I believe the key difference between a great company and an average company is its management and leadership. We have many examples of great managements creating huge value for stakeholders and an equal number of examples of mediocre managements losing the plot.
RBL Bank is one such success story where a high quality management team has created immense shareholder value over the past five years and is also beautifully positioned to continue building this value for years to come. I would attribute many reasons for the bank’s success, but experienced and high quality management is the single-biggest factor behind its success story.
Since its inception in the 1940s, the bank had managed to grow its balance sheet size to only 2,000 crore by 2010. But since it was taken over by a new management team, led by Vishwavir Ahuja, the Kolhapur-headquartered bank’s balance sheet has grown 20x to over 41,000 crore (FY16) in just six years!
The bank has built a strong operating platform, enhanced its product offerings, increased its customer base multifold, launched a multi-channel distribution network and implemented a robust technology infrastructure. The foundation has already been laid and now a gradual execution of a well-thought through strategy will lead to the emergence of another great banking enterprise.
Credit growth in India has historically been 1.3x of the nominal GDP growth rate. Given that we are still an emerging economy and significant investment is required across almost every sector, I strongly believe that India will be able to maintain this credit to GDP ratio. India’s credit to GDP ratio is still 60% compared with developed markets credit to GDP ratio of 150%. While industry credit growth has been sluggish over the past two years, it will revive in the medium to long term. Credit growth rate has been superior for private sector banks which have been continually losing market share in favour of private sector banks and non-banking finance companies. This trend will continue as public sector banks fail to drastically change the way they operate. RBL Bank is very well positioned to take advantage of this growth given its low loan base. Simply put, as India’s nominal GDP grows at 10-12%, overall bank credit will grow at 14-18%. While private sector banks will grow at 20-25%, RBL will grow at a much-impressive 30-35%.
The bank has demonstrated impressive loan book performance with a three-year track record of 49% CAGR. The advances book is granularly built with a higher focus on small and medium enterprises, mid corporate and financial inclusion clients. Asset quality is good as the loan book is very well spread out and has been largely built after the beginning of stress in sectors such as infrastructure and steel. Industry exposure is also very well-diversified, focused more towards services sectors such as retail, construction, healthcare and financial services. Similarly, on the deposit side, the bank has been the beneficiary of declining cost of funds. It has systematically increased its low-cost deposit ratio which will only improve as the bank further strengthens its distribution network through branch expansion and utilisation of its technology platform. Deposits have shown a CAGR of 43% over the past three years.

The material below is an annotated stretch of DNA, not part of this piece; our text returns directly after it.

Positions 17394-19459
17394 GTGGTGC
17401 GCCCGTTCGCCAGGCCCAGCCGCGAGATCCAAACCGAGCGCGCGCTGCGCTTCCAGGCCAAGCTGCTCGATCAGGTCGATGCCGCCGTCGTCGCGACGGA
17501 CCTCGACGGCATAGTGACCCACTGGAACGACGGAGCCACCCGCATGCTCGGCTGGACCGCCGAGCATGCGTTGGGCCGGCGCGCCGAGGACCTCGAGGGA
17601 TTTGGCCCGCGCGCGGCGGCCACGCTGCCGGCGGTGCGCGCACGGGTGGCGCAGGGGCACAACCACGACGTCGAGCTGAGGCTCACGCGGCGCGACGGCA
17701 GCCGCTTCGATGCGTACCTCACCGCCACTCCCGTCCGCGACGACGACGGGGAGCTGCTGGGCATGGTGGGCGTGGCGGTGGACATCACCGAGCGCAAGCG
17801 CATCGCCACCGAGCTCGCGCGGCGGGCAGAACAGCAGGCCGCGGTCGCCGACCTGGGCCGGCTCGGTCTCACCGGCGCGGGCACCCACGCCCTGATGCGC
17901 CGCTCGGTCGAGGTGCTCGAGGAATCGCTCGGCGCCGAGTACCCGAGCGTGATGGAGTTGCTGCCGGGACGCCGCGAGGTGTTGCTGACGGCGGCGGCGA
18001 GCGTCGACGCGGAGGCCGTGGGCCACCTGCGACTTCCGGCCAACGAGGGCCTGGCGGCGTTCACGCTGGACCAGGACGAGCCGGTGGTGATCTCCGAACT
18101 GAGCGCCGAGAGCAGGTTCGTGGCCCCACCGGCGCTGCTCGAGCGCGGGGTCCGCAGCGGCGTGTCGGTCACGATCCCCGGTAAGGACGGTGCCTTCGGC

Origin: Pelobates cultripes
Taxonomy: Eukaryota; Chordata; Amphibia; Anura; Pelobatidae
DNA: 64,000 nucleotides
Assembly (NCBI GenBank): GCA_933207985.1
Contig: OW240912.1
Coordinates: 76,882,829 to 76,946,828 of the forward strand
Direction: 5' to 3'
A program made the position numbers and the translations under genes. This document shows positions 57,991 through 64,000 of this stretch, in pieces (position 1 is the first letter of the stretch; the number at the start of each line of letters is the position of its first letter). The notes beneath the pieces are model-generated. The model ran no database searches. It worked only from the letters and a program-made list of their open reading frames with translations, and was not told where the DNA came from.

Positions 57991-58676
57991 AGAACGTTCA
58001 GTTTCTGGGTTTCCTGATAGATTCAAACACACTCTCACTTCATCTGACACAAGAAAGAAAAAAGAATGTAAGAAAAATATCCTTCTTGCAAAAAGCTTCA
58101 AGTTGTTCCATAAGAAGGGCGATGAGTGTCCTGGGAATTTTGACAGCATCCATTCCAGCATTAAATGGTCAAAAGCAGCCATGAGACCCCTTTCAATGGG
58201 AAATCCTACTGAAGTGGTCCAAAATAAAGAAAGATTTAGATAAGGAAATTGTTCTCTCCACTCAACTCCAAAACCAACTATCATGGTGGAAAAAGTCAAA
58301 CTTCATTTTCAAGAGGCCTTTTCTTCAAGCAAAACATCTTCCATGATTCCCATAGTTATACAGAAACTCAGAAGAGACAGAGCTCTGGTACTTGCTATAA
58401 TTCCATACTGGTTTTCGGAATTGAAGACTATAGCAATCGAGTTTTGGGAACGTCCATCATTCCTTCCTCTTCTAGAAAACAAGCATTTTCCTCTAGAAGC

The bank has made significant investments over past six years in building a strong infrastructure, the benefit of which is yet to be fully reflected in profitability. The branch network has increased from 108 branches in 2012 to 201 branches as of 2016. The management team has been significantly beefed up with top notch experienced banking professionals hired from multinational banks and top-tier Indian banks. As the balance sheet grows, the cost to income ratio will gradually decline, an aspect which has been visible over the past two years.
The bank has also built a strong platform to drive higher non-interest fee-based income. This helps private banks to generate significantly higher returns on assets, a key factor which leads to differentiated price-to-book value multiple. A sustained higher share of fee income and lower cost ratios driven by scale will gradually lead to expansion in return on assets which will help sustain the current price to book value multiple. The profitability and return ratios have only been improving over the past three years. Profits clocked a CAGR of 47% since 2013 and return on assets has been constant at 0.9% between FY13 and FY16.
Another critical factor in the success of any bank or a fund-based non-banking financial corporation is its ability to raise capital, which is the raw material for running a business. While public sector banks continue to worry about their recapitalisation, private banks have created enough value for shareholders who have been happy to put more money behind them. RBL Bank is no exception and has demonstrated its ability to raise capital across multiple rounds from both private and public markets. The recent 1,200 crore initial public offer saw a tremendous response with the issue getting oversubscribed 70x. The stock has also delivered 29% return over the past four months since listing. At its current level, the valuation is not cheap, but the bank’s growth story is definitely intact. I believe the stock should touch 1,000 in three years, giving an IRR of close to 40%.
The success of private sector banks with quality management teams is not unheard of in Indian corporate history. Many investors, across multiple investment cycles, have made great returns in private banks. This started with the success of HDFC Bank in the 1990s and continued with the success of Kotak Bank, Yes Bank and IndusInd Bank in the 2000s. RBL is the latest entrant in this list which will derive disproportionate benefit because it is starting from a small base.
The author does not have a position in the stock